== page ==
Why fire services are thriving and we are not
By Dave Edmonds
When it comes to disease, there’s a difference between treating the symptoms and finding the cure.
Police officer occupational discontent and job-caused stress are at their highest ever. Many LEOs are finding easier and more rewarding ways to make a living, and for more money, too. There are fewer good applicants, and fewer applicants, period. The commonly blamed causes — things like ineffective leadership, unrealistic workload, poor officer morale and public ingratitude — do deserve consideration. But what if these are just symptoms of a deeper root cause? That’s the way I see it, and I hope that we might finally move the discussion away from blaming the symptoms, toward naming and then curing the disease.
Law enforcement’s longtime inadequate service delivery model is that disease. There are real solutions for this, but unless government starts acting on them soon, the quality of our national police force may eventually merit the current ingratitude. Our service delivery model has not kept up with the ever-increasing demands. Over the decades, responsibilities and regulations have drastically increased, but we’re basically working the same way and with a lot of the same resources we did 80 years ago.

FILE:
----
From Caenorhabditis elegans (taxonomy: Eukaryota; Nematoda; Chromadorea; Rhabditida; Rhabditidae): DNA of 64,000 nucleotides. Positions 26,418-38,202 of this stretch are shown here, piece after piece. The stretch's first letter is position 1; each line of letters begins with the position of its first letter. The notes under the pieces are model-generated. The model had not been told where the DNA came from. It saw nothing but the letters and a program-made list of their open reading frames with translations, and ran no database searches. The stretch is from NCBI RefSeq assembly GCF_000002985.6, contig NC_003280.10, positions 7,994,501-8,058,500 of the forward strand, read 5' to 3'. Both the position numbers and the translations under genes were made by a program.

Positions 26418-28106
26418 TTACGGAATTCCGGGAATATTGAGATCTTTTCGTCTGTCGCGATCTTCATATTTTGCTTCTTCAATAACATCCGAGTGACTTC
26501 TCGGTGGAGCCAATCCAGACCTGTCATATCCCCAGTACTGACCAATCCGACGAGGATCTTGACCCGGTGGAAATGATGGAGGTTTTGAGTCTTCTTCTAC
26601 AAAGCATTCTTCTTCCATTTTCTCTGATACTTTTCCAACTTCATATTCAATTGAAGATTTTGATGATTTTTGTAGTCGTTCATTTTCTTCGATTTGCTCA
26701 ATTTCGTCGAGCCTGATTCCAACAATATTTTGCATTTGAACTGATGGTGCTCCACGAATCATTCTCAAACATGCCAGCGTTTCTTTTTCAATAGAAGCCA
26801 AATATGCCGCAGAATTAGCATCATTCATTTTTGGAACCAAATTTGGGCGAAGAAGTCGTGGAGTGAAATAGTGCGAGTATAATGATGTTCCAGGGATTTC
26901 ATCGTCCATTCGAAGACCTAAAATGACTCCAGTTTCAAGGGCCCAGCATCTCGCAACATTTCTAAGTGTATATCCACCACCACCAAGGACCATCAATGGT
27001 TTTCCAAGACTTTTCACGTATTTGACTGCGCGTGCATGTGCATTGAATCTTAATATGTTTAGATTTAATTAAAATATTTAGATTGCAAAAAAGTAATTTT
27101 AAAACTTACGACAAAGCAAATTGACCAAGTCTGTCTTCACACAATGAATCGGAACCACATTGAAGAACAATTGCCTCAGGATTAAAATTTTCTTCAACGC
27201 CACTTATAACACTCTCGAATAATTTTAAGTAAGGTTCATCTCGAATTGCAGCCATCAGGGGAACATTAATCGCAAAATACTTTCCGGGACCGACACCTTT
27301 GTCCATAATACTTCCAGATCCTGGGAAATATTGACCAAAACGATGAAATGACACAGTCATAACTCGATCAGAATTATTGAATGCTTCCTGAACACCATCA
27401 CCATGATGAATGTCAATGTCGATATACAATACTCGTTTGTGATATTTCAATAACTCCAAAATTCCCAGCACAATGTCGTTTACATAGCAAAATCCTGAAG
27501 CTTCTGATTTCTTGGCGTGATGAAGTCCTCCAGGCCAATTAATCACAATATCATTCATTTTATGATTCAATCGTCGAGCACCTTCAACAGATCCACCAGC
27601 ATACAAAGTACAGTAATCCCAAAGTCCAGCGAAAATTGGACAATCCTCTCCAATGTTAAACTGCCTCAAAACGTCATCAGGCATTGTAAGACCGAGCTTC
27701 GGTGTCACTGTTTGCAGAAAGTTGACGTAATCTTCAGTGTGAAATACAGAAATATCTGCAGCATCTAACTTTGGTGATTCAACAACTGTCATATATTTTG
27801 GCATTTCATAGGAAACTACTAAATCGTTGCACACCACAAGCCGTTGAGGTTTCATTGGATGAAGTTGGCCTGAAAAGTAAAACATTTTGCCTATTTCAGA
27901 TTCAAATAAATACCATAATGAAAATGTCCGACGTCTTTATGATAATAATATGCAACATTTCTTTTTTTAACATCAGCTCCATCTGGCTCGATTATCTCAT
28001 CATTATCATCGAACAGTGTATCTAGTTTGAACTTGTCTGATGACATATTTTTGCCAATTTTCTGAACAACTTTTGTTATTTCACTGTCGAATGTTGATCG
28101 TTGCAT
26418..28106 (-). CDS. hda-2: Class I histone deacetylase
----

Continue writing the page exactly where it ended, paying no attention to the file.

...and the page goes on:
At the same time, however, there does exist a nationwide, widely accepted, highly functional service delivery model for public safety. It provides adequate funding for the mission, as well as maintaining generous, healthy and sustainable occupational conditions for its workers. Because of that, these public safety servants not only fulfill their mission with broad public satisfaction, but also enjoy a high level of job contentment and thrive throughout their careers. And finally, they live long, healthy and happy retirements.
It’s a great public safety model. It’s just not ours.
For the last 25 years, whenever I’ve seen an old, fit guy at the gym, I’ve gone out of my way to greet him. After all, I want to end up the same way. I figure that if there are any patterns to learn, they’ll come to light. It turns out there is one pattern: A lot of them are retired firefighters. Figures. Everybody loves them, they get paid to sleep … and they live forever, too? We know that long-term job stress and inadequate resources make our jobs harder and our lives shorter. Abundant evidence shows that the opposite can be true, too. I call this the Firefighter Corollary.